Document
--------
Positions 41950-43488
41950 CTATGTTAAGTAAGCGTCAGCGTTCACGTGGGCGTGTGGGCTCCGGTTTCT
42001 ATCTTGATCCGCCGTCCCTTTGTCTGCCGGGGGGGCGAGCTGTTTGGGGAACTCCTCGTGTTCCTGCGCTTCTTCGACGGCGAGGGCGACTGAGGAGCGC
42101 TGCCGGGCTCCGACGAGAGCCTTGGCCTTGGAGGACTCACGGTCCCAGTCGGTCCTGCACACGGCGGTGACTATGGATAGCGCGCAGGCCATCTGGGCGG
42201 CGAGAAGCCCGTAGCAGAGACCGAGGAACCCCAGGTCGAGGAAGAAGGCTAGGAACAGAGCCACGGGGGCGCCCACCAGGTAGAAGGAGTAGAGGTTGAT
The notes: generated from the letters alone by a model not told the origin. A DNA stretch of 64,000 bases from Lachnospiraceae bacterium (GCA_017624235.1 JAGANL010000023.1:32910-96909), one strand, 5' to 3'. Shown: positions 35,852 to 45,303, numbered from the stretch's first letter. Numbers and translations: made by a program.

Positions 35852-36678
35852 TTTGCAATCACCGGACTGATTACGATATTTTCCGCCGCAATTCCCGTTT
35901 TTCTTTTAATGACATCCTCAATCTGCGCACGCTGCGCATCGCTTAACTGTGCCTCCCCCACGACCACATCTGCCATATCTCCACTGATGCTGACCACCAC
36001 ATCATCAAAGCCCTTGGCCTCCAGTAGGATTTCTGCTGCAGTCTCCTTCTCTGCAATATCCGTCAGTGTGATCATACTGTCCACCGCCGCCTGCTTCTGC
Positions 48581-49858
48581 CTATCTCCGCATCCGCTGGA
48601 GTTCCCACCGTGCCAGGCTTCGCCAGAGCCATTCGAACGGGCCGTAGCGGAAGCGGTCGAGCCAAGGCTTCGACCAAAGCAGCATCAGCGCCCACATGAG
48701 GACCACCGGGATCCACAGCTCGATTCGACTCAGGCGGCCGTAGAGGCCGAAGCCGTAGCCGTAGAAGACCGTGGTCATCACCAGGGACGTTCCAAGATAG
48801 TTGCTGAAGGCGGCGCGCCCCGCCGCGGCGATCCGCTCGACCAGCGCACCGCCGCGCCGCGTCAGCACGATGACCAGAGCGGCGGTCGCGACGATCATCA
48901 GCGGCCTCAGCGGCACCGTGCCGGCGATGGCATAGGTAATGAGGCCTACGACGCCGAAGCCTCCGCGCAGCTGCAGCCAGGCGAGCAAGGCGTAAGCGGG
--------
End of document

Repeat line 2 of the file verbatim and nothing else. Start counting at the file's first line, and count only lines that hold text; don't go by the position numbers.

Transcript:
41950 CTATGTTAAGTAAGCGTCAGCGTTCACGTGGGCGTGTGGGCTCCGGTTTCT